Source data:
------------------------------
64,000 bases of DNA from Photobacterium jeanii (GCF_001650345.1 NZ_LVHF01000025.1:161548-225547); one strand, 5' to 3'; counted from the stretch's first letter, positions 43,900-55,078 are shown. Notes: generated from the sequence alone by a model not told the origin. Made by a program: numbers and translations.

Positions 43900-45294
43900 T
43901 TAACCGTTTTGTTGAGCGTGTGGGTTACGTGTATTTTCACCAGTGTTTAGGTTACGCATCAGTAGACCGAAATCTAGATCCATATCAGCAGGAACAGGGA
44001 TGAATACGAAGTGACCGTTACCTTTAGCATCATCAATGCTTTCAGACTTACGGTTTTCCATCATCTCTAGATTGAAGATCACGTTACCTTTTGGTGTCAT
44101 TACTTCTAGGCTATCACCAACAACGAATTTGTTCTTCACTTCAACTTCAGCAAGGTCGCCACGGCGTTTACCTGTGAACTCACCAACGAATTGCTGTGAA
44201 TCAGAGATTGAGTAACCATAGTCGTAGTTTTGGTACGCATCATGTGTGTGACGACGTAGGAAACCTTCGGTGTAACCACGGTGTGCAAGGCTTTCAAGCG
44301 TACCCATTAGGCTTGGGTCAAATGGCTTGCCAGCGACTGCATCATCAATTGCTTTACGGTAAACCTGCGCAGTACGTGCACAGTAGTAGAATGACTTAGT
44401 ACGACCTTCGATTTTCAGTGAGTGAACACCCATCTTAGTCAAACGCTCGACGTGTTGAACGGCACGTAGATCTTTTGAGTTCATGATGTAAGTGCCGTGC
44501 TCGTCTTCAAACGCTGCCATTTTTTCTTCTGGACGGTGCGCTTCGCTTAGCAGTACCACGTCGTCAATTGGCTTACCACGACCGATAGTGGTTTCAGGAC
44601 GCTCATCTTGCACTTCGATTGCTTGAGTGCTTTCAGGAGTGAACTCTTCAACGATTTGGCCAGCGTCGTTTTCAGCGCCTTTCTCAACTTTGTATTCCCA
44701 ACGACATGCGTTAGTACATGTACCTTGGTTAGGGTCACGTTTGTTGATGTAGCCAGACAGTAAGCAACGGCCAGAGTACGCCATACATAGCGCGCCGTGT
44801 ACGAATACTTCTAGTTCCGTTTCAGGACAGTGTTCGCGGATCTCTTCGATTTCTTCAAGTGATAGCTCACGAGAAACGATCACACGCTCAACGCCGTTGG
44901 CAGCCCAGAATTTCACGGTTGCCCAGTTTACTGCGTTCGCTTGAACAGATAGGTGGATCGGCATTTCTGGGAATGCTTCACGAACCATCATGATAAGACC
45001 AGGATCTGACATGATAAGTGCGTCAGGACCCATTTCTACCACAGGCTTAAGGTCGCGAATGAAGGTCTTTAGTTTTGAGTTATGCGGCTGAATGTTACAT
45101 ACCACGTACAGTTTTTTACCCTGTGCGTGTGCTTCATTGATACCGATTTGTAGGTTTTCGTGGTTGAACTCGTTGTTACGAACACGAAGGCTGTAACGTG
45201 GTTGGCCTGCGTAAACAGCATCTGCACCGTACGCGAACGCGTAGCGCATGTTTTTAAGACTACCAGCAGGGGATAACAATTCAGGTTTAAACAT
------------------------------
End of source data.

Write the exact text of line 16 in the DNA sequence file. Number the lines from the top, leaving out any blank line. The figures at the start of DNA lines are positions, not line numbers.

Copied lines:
45101 ACCACGTACAGTTTTTTACCCTGTGCGTGTGCTTCATTGATACCGATTTGTAGGTTTTCGTGGTTGAACTCGTTGTTACGAACACGAAGGCTGTAACGTG